But what does two-million deer mean for the ecological make-up of Britain? Surely such a monumental increase in native species – in the case of the red and roe, at least – should be celebrated? Well, no actually, it shouldn’t. At least by those who hold the best interests of our countryside to heart.
Deer, much like Beavers, are ecosystem engineers. They shape their habitat through grazing, something which would not pose a problem under normal circumstances, but can have a major impact on woodland ecosystems in the present. Selective browsing by deer hindering the growth of saplings and preventing the natural regeneration of trees. With oak, ash, hazel and rowan often hardest hit, yet not alone. And in Scotland, browsing by Red Deer has been shown to directly impact upon the growth of Scots Pine.
Deer, however, do not just rely on trees as a source of nutrition, and can impede the growth of many woodland shrubs and herbaceous plants. With Muntjac – perhaps the most problematic of our deer species – shown to directly reduce the coverage of species such as bluebell, wood anemone and dog’s mercury. The tendency of deer, when present in numbers, to quickly degrade a woodland, not very good if you are a forester, a rewilder or indeed, a conservationist seeking to restore the state of an SSSI.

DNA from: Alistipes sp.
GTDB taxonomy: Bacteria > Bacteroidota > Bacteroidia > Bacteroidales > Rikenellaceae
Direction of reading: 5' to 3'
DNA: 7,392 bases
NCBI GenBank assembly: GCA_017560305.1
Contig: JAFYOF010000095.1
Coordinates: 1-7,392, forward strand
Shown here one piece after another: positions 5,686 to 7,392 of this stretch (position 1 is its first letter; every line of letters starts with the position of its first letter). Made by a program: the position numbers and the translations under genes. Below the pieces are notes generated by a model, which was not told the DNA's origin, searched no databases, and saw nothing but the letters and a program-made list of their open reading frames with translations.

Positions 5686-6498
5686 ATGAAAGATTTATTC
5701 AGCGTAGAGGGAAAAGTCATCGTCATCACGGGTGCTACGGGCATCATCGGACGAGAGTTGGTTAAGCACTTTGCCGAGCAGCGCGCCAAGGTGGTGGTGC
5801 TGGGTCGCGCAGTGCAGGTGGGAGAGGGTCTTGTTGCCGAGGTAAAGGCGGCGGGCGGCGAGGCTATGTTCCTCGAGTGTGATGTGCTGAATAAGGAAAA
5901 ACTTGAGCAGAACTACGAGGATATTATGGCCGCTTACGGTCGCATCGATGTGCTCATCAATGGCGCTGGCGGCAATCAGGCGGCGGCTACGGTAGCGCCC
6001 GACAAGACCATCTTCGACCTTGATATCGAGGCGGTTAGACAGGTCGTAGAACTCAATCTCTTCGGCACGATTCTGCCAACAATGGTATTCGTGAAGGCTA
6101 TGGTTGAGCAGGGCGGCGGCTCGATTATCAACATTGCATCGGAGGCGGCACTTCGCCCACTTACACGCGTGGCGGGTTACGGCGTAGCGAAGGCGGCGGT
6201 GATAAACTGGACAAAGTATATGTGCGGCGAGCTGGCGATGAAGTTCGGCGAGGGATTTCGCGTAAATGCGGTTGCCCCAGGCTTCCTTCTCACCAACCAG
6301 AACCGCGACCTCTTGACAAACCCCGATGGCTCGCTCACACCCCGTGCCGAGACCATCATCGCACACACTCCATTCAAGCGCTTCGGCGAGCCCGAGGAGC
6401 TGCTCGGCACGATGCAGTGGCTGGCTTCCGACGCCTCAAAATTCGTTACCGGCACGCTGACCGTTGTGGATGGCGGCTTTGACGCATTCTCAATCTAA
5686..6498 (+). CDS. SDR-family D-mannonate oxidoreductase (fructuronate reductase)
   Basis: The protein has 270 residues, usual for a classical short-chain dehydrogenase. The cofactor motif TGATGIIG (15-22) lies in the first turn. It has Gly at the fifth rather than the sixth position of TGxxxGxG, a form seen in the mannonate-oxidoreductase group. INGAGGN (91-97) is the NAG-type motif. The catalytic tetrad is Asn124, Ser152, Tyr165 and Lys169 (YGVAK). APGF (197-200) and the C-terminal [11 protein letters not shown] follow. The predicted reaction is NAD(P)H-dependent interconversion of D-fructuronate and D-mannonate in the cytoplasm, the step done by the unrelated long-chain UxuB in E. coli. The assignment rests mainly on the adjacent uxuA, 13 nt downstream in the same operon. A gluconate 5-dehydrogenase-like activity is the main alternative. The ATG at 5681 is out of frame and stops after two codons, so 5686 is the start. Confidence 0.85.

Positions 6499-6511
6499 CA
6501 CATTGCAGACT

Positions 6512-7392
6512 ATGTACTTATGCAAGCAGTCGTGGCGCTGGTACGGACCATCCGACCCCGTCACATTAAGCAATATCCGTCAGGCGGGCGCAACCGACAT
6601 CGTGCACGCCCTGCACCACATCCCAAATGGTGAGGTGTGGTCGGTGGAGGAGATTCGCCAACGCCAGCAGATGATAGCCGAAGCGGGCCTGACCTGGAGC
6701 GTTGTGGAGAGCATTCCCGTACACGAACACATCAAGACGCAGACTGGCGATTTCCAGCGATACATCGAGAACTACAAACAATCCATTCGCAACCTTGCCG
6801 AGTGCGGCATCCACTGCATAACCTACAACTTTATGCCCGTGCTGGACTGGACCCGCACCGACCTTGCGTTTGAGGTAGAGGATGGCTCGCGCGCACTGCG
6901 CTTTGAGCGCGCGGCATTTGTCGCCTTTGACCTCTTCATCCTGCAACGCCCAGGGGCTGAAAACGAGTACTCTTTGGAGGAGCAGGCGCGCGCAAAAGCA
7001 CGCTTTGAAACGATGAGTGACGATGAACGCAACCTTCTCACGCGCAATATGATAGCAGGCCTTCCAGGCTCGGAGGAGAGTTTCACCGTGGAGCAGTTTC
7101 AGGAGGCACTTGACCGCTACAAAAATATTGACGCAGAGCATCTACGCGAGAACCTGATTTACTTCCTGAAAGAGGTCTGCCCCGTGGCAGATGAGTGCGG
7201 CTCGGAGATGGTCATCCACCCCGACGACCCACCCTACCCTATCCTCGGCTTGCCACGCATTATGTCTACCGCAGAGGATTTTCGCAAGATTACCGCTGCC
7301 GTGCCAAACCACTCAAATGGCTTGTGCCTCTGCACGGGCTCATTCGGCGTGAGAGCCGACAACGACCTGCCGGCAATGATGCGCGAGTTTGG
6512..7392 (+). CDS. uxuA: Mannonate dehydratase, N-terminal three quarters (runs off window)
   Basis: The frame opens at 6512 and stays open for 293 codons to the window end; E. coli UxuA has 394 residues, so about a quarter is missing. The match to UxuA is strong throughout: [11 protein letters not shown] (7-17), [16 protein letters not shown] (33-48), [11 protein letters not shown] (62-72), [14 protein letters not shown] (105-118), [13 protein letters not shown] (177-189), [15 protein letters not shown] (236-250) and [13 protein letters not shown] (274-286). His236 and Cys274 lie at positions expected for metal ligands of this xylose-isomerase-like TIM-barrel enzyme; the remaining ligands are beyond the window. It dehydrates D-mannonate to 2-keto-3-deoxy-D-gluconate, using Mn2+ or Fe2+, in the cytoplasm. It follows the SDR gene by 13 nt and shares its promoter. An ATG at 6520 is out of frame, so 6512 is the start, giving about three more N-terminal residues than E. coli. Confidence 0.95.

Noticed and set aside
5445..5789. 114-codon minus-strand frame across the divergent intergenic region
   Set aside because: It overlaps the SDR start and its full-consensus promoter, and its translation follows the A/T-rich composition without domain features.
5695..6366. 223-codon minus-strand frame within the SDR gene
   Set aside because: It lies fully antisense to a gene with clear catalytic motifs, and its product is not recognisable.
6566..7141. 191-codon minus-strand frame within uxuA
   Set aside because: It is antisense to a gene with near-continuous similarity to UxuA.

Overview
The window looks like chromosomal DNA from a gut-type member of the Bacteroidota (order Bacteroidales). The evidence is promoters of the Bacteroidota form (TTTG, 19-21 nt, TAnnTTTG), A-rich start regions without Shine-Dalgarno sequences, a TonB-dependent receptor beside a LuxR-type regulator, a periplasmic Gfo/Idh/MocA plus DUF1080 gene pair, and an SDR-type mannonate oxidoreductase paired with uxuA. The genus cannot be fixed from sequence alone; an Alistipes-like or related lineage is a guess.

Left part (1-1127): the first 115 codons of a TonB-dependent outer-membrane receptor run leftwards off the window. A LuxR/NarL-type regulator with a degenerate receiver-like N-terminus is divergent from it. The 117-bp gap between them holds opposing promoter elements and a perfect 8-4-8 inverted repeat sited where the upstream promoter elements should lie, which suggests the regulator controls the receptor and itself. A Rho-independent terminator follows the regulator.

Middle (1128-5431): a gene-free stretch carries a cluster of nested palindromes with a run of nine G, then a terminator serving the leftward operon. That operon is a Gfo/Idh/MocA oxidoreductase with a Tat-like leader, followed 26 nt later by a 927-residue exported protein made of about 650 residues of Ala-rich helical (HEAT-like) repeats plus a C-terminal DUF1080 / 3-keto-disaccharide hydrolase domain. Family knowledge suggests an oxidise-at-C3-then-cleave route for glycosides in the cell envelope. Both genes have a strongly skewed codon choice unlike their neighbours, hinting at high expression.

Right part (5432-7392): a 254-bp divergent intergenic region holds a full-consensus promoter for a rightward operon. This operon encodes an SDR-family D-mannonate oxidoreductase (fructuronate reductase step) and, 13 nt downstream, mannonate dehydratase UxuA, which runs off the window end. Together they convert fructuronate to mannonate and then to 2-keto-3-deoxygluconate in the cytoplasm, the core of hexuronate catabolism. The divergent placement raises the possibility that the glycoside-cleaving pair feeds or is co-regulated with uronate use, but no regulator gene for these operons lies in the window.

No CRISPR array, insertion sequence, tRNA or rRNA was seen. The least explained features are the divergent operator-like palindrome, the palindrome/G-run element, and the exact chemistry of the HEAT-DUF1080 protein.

Deer do not just impact upon botanical assemblages, however, and through feeding can pose a direct threat to other fauna. Through the removal of habitat, they also threaten invertebrate populations which depend on favoured plant species for food and nectar. Something which, in turn, may lead to a decrease in the number of insectivorous birds within a woodland. With deer also capable of removing the breeding habitat of many more bird species, particularly those that nest close to the ground, in thickets and low-growing shrubs. Indeed, many such birds, including the Nightingale, Willow Warbler and Wood Warbler, are facing substantial declines at present.
Finally, and through similar means, deer also decrease habitat suitability for small mammals. Which, when coupled with the other implications listed above, highlights a clear need for action to combat the problem of overpopulation. Culls are not pretty, they are not enjoyable and they are certainly not something to look upon with pride – we upset the balance after all – but they are necessary when all else has failed. And in the absence of other viable means of control.